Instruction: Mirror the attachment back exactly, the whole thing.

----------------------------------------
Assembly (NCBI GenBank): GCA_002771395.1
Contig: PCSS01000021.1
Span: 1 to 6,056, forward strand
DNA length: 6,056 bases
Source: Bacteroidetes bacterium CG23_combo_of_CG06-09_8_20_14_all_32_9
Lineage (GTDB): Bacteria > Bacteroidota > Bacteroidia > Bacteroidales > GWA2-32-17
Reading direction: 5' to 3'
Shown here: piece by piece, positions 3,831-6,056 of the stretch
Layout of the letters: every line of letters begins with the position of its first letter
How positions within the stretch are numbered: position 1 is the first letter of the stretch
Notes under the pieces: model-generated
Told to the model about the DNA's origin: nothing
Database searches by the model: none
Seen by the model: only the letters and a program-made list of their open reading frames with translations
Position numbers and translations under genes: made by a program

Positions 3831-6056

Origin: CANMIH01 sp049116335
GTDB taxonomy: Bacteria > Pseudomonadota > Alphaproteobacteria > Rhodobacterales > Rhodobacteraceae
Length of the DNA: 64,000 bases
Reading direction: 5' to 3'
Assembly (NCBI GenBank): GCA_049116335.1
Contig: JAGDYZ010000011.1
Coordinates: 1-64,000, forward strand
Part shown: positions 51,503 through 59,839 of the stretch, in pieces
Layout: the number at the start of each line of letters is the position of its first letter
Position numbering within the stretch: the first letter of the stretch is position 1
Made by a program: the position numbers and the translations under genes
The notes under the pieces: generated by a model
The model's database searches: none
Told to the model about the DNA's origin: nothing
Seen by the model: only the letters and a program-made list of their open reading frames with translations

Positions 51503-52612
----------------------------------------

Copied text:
Assembly (NCBI GenBank): GCA_002771395.1
Contig: PCSS01000021.1
Span: 1 to 6,056, forward strand
DNA length: 6,056 bases
Source: Bacteroidetes bacterium CG23_combo_of_CG06-09_8_20_14_all_32_9
Lineage (GTDB): Bacteria > Bacteroidota > Bacteroidia > Bacteroidales > GWA2-32-17
Reading direction: 5' to 3'
Shown here: piece by piece, positions 3,831-6,056 of the stretch
Layout of the letters: every line of letters begins with the position of its first letter
How positions within the stretch are numbered: position 1 is the first letter of the stretch
Notes under the pieces: model-generated
Told to the model about the DNA's origin: nothing
Database searches by the model: none
Seen by the model: only the letters and a program-made list of their open reading frames with translations
Position numbers and translations under genes: made by a program

Positions 3831-6056

Origin: CANMIH01 sp049116335
GTDB taxonomy: Bacteria > Pseudomonadota > Alphaproteobacteria > Rhodobacterales > Rhodobacteraceae
Length of the DNA: 64,000 bases
Reading direction: 5' to 3'
Assembly (NCBI GenBank): GCA_049116335.1
Contig: JAGDYZ010000011.1
Coordinates: 1-64,000, forward strand
Part shown: positions 51,503 through 59,839 of the stretch, in pieces
Layout: the number at the start of each line of letters is the position of its first letter
Position numbering within the stretch: the first letter of the stretch is position 1
Made by a program: the position numbers and the translations under genes
The notes under the pieces: generated by a model
The model's database searches: none
Told to the model about the DNA's origin: nothing
Seen by the model: only the letters and a program-made list of their open reading frames with translations

Positions 51503-52612